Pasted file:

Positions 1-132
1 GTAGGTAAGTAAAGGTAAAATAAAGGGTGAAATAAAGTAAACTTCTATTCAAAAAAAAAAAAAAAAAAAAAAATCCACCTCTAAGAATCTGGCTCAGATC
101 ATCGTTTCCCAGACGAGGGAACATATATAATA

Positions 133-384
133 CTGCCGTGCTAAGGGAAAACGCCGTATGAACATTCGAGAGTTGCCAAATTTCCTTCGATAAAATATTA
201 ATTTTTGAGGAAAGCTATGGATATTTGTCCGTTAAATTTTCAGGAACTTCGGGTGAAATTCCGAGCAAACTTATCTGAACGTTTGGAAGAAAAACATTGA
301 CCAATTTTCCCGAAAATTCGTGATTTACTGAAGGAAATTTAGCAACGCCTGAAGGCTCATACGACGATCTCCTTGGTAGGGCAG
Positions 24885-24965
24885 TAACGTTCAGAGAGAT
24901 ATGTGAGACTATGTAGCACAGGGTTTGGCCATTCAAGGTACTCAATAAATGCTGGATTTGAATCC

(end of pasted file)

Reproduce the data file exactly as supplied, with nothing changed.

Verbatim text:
Positions 1-132
1 GTAGGTAAGTAAAGGTAAAATAAAGGGTGAAATAAAGTAAACTTCTATTCAAAAAAAAAAAAAAAAAAAAAAATCCACCTCTAAGAATCTGGCTCAGATC
101 ATCGTTTCCCAGACGAGGGAACATATATAATA

Positions 133-384
133 CTGCCGTGCTAAGGGAAAACGCCGTATGAACATTCGAGAGTTGCCAAATTTCCTTCGATAAAATATTA
201 ATTTTTGAGGAAAGCTATGGATATTTGTCCGTTAAATTTTCAGGAACTTCGGGTGAAATTCCGAGCAAACTTATCTGAACGTTTGGAAGAAAAACATTGA
301 CCAATTTTCCCGAAAATTCGTGATTTACTGAAGGAAATTTAGCAACGCCTGAAGGCTCATACGACGATCTCCTTGGTAGGGCAG
Positions 24885-24965
24885 TAACGTTCAGAGAGAT
24901 ATGTGAGACTATGTAGCACAGGGTTTGGCCATTCAAGGTACTCAATAAATGCTGGATTTGAATCC